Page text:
Thanks for providing this tips.

    Nominated to http://TodayNominated.com listings

  3. I’m curious. In one sentence, you state that Ryan is working on securing this, then in the very next sentence, you state that the break-in occurred because of an outdated version of WordPress.

    If that was the case, why is Ryan working on it?

    I understand the necessity of down-playing a vulnerability, but if it’s a problem then it should be stated as such. Either it needs to be addressed in a future version, or you need to update because the problem exists only in older versions. It can’t really be both.


  4. Json – I should have explained that better. A recent reported “vulnerability” was that passwords were only stored as md5 hashes. For the most part I think that’s fine, but it could be better, and that’s what Ryan is working on.
    Read his post, makes for interesting reading and makes password handling in WordPress a lot more flexible!

  5. Scarily, I’ve used systems that prohibit passwords from containing certain characters, for example passwords that must be alphanumeric and must not contain any other type of character, that insist on comparing them in a case insensitive manner and that insist on them being changed every 28 days or so.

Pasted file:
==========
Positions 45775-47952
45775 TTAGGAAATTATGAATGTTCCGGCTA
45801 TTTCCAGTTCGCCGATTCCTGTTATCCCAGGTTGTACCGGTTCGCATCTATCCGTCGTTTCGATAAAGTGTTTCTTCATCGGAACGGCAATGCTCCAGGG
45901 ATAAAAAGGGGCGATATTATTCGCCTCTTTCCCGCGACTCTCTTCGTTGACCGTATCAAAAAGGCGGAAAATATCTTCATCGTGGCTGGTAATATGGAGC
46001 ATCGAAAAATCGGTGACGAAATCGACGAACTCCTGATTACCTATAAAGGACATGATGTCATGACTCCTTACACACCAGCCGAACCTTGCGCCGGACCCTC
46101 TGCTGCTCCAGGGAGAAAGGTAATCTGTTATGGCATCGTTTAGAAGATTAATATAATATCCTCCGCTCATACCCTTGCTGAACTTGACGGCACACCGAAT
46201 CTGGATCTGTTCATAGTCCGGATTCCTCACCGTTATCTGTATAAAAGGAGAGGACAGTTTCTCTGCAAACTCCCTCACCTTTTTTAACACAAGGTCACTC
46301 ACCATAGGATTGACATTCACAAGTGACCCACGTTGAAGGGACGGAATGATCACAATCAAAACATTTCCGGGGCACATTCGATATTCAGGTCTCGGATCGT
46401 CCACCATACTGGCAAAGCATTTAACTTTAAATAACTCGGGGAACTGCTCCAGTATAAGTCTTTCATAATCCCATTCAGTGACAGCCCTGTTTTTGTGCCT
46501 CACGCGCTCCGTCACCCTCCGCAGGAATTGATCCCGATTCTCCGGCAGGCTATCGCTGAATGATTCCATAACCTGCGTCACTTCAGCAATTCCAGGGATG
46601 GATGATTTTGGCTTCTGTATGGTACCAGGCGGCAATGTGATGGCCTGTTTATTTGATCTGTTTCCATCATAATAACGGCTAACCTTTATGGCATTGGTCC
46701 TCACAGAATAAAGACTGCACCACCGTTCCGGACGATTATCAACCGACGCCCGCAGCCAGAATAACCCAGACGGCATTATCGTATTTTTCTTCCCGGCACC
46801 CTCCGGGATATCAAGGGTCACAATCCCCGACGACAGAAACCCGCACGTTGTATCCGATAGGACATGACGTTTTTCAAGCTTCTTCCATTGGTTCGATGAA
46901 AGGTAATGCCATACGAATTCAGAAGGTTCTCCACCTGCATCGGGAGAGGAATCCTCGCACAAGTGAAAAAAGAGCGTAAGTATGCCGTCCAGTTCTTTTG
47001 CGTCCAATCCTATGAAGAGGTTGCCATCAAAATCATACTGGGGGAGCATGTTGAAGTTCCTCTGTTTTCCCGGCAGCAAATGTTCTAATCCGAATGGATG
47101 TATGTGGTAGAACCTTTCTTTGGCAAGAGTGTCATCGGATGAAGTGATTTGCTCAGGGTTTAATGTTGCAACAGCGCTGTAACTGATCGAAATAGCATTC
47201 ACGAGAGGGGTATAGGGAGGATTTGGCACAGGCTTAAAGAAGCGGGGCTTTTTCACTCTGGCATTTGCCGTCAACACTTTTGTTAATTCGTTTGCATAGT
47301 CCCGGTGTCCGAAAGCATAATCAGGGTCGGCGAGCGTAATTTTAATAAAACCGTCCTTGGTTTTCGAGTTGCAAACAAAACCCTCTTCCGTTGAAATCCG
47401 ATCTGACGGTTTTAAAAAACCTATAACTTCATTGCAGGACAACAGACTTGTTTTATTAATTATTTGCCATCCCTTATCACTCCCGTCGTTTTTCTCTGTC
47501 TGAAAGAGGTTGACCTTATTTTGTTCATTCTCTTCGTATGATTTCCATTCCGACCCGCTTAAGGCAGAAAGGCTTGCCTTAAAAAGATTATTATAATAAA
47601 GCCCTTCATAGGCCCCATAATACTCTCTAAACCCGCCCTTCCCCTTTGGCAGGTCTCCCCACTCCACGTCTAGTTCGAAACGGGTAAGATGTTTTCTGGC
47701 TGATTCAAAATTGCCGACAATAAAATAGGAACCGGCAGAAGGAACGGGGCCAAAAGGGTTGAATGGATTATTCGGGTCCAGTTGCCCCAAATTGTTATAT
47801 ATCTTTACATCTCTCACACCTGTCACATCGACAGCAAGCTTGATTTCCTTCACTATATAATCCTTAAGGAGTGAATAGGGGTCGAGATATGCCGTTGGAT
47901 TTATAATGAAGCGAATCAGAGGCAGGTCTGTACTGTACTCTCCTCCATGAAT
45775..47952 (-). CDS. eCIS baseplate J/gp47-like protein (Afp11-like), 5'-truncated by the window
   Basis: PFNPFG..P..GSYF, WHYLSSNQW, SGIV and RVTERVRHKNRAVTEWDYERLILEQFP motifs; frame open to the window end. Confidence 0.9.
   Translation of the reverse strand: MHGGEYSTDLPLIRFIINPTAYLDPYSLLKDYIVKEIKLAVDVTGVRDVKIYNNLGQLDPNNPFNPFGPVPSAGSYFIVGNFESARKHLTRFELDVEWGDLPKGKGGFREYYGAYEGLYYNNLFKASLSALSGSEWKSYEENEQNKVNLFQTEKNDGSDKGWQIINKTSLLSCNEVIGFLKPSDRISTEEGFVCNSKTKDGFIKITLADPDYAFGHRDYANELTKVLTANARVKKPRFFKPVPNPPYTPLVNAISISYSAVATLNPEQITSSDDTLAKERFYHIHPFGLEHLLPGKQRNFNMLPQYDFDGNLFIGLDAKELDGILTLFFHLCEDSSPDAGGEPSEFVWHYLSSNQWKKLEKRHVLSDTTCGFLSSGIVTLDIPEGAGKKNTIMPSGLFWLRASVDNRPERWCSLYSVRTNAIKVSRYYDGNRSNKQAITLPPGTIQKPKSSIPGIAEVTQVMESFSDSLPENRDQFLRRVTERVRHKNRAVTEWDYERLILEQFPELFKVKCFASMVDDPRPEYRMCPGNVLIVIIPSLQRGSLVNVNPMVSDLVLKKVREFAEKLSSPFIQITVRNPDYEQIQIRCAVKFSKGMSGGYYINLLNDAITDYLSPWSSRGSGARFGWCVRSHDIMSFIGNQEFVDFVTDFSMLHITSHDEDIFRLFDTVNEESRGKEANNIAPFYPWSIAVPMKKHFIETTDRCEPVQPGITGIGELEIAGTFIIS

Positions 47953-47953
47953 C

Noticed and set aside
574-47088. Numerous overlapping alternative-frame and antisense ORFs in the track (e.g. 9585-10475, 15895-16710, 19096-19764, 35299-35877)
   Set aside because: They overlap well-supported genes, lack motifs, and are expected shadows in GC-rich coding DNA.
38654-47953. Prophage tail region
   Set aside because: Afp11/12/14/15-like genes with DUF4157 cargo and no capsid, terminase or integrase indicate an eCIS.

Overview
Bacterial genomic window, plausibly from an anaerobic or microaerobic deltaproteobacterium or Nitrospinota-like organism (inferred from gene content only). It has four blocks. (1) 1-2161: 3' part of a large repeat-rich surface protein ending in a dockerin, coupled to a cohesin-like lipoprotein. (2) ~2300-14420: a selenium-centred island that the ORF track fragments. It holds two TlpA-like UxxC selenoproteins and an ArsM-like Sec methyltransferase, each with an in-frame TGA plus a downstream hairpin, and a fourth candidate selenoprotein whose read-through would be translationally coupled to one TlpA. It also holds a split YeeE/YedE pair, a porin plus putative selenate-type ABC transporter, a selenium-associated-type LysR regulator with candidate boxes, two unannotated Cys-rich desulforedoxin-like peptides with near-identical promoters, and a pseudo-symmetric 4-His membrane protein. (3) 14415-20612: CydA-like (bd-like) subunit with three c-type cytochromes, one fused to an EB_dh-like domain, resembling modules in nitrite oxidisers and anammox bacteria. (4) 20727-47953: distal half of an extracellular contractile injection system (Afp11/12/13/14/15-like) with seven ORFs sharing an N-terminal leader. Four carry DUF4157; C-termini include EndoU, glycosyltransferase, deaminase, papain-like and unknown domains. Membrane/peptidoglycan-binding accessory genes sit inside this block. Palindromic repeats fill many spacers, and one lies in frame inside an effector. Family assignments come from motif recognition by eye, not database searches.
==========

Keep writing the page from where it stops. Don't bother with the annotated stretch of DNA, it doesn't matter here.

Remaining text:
People not only need to be much more careful when choosing passwords, but also need to look at the larger picture when designing systems that require a log-in.

    And yes, I can’t believe I felt the need to say all this!

  6. Considering how many sites there on on the net now that will run through their database to compare a hash with known hashs, +1 for salting it or md5’ing the md5.

  7. So… what do you recommend we do after editing hundreds of passwords 🙂

    They’ll just get a new one and then reset it to an older version.

    Forcing, through WP, 6 digits including a letter, number and a punctuation mark, would be a better approach…

  8. People choose stuff that is easy to remember. Things like s4f68g54 are not easy, and thus are not often chosen. The software needs a plugin to enforce password strength, the downside is that many users will walk away when they have to thnk about it.